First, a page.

Three pieces of Asheville property that are all tied to the former Highland Hospital, where Zelda Fitzgerald (the wife of novelist F. Scott Fitzgerald) died in a horrible fire, are up for sale. The properties in Asheville’s historic Montford neighborhood collective stand as some of the most historically valuable pieces of property in Asheville.
You can read some of the history of Highland Hospital below. The hospital was founded by Dr. Robert S. Carroll, a distinguished psychiatrist, whose house nearby was known as Homewood. The hospital was moved from downtown Asheville to Montford in 1909, and Highland Hall was part of the hospital’s campus. There’s a plaque on the ground near the big brick building marking the spot of the infamous fire that killed Fitzgerald. The Rumbough House was built in the late 1800s and repurposed as an administrative office for Highland Hospital.
From the National Park Service:
Highland Hospital, originally known as “Dr. Carroll’s Sanatorium,” founded by Dr. Robert S. Carroll, a distinguished psychiatrist. His program of treatment for mental and nervous disorders and addictions was based on exercise, diet and occupational therapy, and attracted patients from all over the country. The hospital was relocated from downtown Asheville to the northern end of Montford Avenue in 1909, and was officially named Highland Hospital in 1912. …
A variety of buildings built in Georgian Colonial, Norman and Arts and Crafts styles housed the patients and the facilities, most of which still stand today including Highland Hall. The campus also included Dr. Carroll’s home at 19 Zillicoa Street, known as Homewood. … In 1939, Dr. Carroll entrusted the hospital to the Neuropsychiatric Department of Duke University. It was during this time that on the night of March 10, 1948, a deadly fire broke out in the main building and took the lives of nine women. Among the victims was author Zelda Fitzgerald, wife of F. Scott Fitzgerald.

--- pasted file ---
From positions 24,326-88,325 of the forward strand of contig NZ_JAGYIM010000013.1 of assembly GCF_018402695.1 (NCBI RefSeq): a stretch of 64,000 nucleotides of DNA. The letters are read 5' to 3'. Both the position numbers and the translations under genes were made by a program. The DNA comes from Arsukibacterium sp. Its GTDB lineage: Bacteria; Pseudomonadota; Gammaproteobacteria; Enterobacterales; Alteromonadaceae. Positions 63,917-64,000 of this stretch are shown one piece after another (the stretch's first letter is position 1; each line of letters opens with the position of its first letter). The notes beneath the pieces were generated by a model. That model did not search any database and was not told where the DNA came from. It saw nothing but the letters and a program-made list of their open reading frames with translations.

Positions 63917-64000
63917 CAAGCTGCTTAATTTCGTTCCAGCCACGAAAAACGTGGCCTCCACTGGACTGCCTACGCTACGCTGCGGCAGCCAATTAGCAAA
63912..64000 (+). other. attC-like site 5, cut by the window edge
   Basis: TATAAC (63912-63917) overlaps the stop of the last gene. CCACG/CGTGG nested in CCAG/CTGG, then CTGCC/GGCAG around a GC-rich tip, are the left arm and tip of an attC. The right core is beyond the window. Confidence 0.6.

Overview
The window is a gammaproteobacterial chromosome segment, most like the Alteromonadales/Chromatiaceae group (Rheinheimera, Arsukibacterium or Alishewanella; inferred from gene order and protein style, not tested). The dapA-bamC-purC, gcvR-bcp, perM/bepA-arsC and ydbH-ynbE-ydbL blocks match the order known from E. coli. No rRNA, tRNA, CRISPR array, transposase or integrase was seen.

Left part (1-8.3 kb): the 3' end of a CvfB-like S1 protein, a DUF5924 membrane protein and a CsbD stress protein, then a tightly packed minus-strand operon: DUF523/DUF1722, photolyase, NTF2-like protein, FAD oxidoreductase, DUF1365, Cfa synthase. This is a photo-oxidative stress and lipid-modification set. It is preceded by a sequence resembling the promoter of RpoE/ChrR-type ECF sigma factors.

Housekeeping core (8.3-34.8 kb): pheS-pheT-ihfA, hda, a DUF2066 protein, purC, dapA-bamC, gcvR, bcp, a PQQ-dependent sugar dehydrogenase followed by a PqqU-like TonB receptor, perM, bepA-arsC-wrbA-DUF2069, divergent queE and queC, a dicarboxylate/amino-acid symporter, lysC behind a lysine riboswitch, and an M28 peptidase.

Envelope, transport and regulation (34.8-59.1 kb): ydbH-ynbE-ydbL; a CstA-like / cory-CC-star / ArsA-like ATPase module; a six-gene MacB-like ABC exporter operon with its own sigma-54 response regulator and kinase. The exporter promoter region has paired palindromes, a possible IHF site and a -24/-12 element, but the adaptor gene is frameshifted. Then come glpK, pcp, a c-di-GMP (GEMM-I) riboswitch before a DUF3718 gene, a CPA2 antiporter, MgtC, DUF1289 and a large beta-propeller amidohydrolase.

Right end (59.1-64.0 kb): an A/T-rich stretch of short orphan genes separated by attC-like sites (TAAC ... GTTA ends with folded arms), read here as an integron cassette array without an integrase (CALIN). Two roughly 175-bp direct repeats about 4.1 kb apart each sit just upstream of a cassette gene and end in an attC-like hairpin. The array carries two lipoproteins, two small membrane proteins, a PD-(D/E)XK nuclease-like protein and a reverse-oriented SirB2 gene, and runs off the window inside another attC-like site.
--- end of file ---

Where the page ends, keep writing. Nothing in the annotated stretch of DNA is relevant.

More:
Here’s more about the properties for sale, from the Beverly-Hanks & Associates Realtors website:
Rumbough House, 49 Zillicoa St.; asking price is $1.495 million
Listed in the National Register of Historic Places, Rumbough House was built in 1895, a turn-of-the-20th Century Queen Anne in the Montford historic district, rich with history. Many preserved features such as beautiful leaded stained glass, inlaid wood flooring, numerous fireplaces with art tile surrounds. With over 9,000 square feet, it’s perfect for a B&B, a corporate headquarters, a gallery, an event center, a family retreat or show house. The property most recently was home to a diagnostic lab. Here’s the listing. Here’s more history about the Rumbough House.
Highland Hall, 75 Zillicoa St.; asking price is $2.1 million
16,600-square foot office building for lease or purchase. Park setting, elevator, sprinkler system, .66 acres. Here’s the listing.
Homewood, 19 Zillicoa St.; asking price $2.150 million
Homewood is well-known today as an event space. Historic Montford and Highland Park, 13,143-square foot office/event center. Stone exterior, hardwood floors, high ceilings, extensively renovated with sprinklers, central HVAC, CATV wiring, ample parking. Here’s the listing.
To clarify regarding Homewood: The building is for sale. The associated wedding and event business is not for sale and is doing great.